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Quantitative Computed Tomographic Indexes in Diffuse Interstitial Lung Disease: Correlation With Physiologic Tests and Computed Tomography Visual Scores

Shin, Kyung Eun MD*; Chung, Myung Jin MD*; Jung, Man Pyo MD†; Choe, Bong Keun MD‡; Lee, Kyung Soo MD*

Journal of Computer Assisted Tomography:
doi: 10.1097/RCT.0b013e31820ccf18
Thoracic Imaging
Abstract

Purpose: To assess the correlation among quantitative indexes of computed tomography (CT), spirometric pulmonary function tests (PFTs), and visual scores (VSs) of CT in patients with diffuse interstitial lung disease (DILD) and to prove the estimated value of CT quantification for the prediction of the possibility of pulmonary function impairment.

Methods and Materials: A total of 157 patients (male to female ratio, 96:61; mean age, 63 ± 11 years) with DILD were enrolled in this study. All patients underwent volume thin-section CT in the supine position at full inspiration. During the same period, 23 people (male to female ratio, 10:13; mean age, 55 ± 13 years) with no history of DILD and with normal PFTs and CT findings were used as a control group. Quantitative indexes were obtained using a commercial CAD system (Brilliance Workspace v3.0; Philips Medical Systems). Quantitative indexes included total lung volume (TLV), mean lung attenuation, variation of lung attenuation, emphysema volume (<−950 Hounsfield units [HU]), functioning lung volume (−700 HU > pixel > −950 HU), and interstitial lung disease volume (>−700 HU). Visual scores were measured semiquantitatively and included the overall extent of pulmonary parenchymal abnormality as well as the extent of consolidation, ground glass opacity, reticulation, and honeycomb opacities. Quantitative indexes were correlated with PFT and VSs using the Pearson correlation test.

Results: Quantitative indexes, PFT results, and VSs differed significantly between the DILD group and the control group, except for emphysematous parameters (P < 0.05).

Pulmonary function test results showed significant correlation with quantitative indexes in the DILD group. Functioning lung volume showed positive correlation with forced vital capacity and forced expiratory volume in 1 second (r = 0.80 and 0.73, P < 0.001). Total lung capacity showed positive correlation with TLV (r = 0.83, P < 0.001).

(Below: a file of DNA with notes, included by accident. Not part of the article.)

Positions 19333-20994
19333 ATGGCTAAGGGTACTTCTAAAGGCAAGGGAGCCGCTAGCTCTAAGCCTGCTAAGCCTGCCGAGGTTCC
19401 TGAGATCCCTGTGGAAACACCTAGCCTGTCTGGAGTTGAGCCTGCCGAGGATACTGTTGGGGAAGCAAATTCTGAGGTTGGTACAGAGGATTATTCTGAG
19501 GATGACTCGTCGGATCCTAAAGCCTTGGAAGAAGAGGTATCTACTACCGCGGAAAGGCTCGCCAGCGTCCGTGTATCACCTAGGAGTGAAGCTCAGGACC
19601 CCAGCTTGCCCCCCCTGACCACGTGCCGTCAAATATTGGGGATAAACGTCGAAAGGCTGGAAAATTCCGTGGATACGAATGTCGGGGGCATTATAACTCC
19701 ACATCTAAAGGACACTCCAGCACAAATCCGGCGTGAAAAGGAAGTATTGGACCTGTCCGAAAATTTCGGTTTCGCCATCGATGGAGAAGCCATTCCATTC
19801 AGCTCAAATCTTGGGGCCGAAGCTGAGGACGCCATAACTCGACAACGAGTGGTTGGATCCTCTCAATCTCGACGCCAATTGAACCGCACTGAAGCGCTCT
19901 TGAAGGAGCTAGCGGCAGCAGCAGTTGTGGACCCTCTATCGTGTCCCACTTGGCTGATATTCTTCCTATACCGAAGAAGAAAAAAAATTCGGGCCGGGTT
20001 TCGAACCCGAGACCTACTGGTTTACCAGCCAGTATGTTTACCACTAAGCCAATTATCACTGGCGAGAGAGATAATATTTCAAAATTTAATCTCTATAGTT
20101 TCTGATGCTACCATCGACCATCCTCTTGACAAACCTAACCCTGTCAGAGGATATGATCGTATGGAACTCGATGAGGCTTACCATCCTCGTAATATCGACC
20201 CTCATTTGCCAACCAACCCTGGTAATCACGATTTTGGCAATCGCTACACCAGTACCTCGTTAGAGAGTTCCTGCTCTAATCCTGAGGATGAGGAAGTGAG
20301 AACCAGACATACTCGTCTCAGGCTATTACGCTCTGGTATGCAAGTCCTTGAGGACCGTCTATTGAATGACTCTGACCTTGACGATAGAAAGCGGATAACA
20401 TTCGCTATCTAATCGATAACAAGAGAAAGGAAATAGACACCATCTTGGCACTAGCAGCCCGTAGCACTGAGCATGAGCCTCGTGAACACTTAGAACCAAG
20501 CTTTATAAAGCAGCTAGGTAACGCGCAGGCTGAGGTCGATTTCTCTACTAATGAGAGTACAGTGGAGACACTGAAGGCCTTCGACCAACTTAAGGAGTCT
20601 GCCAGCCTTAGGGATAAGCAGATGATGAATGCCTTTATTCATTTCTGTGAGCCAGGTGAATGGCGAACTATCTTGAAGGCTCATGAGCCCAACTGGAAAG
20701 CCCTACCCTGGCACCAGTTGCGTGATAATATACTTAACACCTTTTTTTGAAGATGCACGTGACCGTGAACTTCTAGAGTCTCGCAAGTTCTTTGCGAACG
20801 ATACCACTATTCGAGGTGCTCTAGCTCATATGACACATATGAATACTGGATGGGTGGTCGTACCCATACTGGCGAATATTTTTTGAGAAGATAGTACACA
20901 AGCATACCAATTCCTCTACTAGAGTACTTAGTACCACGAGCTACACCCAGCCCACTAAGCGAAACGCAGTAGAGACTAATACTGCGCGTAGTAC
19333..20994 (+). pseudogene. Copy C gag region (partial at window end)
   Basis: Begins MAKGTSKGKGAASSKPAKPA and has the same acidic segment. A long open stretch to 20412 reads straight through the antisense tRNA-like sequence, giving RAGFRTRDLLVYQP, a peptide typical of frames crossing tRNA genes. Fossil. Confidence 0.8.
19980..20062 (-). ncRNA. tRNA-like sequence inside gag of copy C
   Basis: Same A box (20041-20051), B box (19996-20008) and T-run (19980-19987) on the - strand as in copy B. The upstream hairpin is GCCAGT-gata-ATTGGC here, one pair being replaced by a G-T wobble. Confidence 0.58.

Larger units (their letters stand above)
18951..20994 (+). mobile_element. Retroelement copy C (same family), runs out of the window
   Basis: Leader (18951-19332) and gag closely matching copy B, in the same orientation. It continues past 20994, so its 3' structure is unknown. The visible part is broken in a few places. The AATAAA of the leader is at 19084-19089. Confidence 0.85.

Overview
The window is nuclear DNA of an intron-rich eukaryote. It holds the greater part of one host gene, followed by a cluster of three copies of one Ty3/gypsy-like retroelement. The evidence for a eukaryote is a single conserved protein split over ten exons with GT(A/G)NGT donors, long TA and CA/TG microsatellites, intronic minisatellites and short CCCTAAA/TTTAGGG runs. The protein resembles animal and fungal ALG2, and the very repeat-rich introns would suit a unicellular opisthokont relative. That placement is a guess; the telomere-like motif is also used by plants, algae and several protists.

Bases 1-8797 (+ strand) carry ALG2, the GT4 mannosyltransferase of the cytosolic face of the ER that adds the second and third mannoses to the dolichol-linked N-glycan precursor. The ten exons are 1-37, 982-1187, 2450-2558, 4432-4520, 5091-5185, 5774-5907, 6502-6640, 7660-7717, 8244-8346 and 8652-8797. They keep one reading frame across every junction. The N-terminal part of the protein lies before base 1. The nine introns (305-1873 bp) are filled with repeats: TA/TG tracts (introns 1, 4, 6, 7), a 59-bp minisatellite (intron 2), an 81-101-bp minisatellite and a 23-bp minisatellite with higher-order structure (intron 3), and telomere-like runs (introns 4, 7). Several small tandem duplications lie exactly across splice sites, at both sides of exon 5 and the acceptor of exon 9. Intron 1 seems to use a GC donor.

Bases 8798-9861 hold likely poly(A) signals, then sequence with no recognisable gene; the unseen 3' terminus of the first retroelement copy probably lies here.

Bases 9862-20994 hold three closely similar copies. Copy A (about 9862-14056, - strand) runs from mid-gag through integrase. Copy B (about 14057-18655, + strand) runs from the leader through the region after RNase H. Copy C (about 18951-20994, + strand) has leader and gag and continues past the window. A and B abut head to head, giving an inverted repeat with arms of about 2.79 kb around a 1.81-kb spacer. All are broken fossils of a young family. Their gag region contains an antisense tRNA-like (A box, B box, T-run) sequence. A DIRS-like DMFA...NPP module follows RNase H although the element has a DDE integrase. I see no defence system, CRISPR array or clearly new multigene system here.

Visual scores were correlated with the ratio of a specific volume to TLV (indicated as ®). Interstitial lung disease volume® showed positive correlation (r = 0.53, P < 0.001), and FLV® showed a negative correlation with the overall extent of ILD (r = −0.52, P < 0.001). variation of lung attenuation showed a positive correlation with honeycombing extent (r = 0.37, P < 0.001), and mean lung attenuation showed a positive correlation with reticulation extent (r = 0.42, P < 0.001).

Conclusions: Quantitative indexes measured by a commercial workstation showed good correlation not only with the extent of DILD estimated by visual inspection but also with PFT results. Quantitative indexes can be used as an objective tool for quantitative evaluation of disease extent and for follow-up of the progression or improvement of a DILD.

Author Information

From the Departments of *Radiology, and †Internal Medicine, Samsung Medical Center, Sungkyunkwan University School of Medicine; and ‡Department of Preventive Medicine and Medical Statistics, Kyunghee University School of Medicine, Seoul, South Korea.

Received for publication August 8, 2010; accepted December 22, 2010.

Reprints: Myung Jin Chung, MD, Department of Radiology, Samsung Medical Center, Sungkyunkwan University School of Medicine, #50, Ilwon-dong, Kangnam-gu, Seoul 135-710, South Korea (e-mail: mj1.chung@samsung.com).

© 2011 Lippincott Williams & Wilkins, Inc.